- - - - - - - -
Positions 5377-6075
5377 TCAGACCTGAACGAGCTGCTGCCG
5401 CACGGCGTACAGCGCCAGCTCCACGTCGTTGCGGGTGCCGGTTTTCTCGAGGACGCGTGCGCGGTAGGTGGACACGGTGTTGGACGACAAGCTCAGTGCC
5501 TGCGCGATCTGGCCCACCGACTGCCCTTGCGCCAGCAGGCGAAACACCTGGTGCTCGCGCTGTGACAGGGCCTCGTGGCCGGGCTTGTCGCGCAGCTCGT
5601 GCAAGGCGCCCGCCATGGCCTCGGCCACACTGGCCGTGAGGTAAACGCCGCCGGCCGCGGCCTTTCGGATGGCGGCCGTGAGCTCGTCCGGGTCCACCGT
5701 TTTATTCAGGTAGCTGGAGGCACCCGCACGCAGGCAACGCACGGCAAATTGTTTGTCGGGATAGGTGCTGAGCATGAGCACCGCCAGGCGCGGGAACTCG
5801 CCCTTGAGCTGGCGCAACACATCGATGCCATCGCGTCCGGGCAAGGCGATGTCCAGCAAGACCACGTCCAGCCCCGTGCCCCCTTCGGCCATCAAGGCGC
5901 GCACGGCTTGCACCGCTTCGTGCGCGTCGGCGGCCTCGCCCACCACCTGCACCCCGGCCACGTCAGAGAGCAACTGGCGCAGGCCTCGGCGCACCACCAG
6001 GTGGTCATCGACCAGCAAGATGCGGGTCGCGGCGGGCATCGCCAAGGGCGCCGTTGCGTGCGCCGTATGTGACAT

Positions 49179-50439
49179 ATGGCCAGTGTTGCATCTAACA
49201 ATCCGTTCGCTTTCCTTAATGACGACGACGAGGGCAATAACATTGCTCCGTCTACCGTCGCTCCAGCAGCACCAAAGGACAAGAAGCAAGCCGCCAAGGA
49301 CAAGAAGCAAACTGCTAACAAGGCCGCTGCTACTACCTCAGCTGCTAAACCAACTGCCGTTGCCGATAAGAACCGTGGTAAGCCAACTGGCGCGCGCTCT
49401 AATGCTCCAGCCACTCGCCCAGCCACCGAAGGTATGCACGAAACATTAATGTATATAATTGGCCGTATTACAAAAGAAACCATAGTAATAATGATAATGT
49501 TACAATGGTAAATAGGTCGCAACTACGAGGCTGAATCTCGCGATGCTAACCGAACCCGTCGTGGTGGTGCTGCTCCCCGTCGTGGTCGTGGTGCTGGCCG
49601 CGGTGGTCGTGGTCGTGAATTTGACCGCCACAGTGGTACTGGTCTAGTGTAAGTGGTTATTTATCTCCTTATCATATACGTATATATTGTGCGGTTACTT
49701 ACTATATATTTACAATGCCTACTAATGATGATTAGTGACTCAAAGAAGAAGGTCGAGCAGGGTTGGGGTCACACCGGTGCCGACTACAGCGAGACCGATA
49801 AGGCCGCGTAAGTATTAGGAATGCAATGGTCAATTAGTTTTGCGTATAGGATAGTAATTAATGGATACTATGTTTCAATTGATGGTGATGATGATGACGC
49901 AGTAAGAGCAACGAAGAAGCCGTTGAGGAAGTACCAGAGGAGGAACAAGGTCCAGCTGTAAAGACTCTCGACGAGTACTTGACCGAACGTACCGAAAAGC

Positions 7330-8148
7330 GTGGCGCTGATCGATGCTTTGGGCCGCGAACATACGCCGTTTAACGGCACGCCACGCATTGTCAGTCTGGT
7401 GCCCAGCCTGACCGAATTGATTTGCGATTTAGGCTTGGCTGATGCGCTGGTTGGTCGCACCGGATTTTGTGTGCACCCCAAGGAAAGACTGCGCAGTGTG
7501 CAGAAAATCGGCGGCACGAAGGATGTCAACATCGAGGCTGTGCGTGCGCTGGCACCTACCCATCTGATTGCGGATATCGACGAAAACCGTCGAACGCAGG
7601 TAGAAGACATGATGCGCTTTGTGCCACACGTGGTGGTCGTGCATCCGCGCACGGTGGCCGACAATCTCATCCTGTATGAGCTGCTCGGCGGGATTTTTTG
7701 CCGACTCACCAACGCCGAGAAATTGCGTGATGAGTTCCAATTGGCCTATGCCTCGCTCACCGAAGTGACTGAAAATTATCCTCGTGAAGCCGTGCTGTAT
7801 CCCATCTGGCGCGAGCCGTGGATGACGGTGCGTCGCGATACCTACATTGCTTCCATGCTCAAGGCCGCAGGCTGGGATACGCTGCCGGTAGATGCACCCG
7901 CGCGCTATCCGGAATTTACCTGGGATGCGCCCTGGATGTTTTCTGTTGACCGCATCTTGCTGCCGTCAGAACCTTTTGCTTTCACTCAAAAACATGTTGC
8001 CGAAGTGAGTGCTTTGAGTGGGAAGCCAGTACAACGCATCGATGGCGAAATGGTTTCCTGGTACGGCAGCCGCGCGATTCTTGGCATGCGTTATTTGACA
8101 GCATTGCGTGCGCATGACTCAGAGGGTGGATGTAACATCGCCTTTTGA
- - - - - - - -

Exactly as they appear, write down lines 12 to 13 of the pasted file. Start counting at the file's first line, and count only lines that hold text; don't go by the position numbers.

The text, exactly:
49201 ATCCGTTCGCTTTCCTTAATGACGACGACGAGGGCAATAACATTGCTCCGTCTACCGTCGCTCCAGCAGCACCAAAGGACAAGAAGCAAGCCGCCAAGGA
49301 CAAGAAGCAAACTGCTAACAAGGCCGCTGCTACTACCTCAGCTGCTAAACCAACTGCCGTTGCCGATAAGAACCGTGGTAAGCCAACTGGCGCGCGCTCT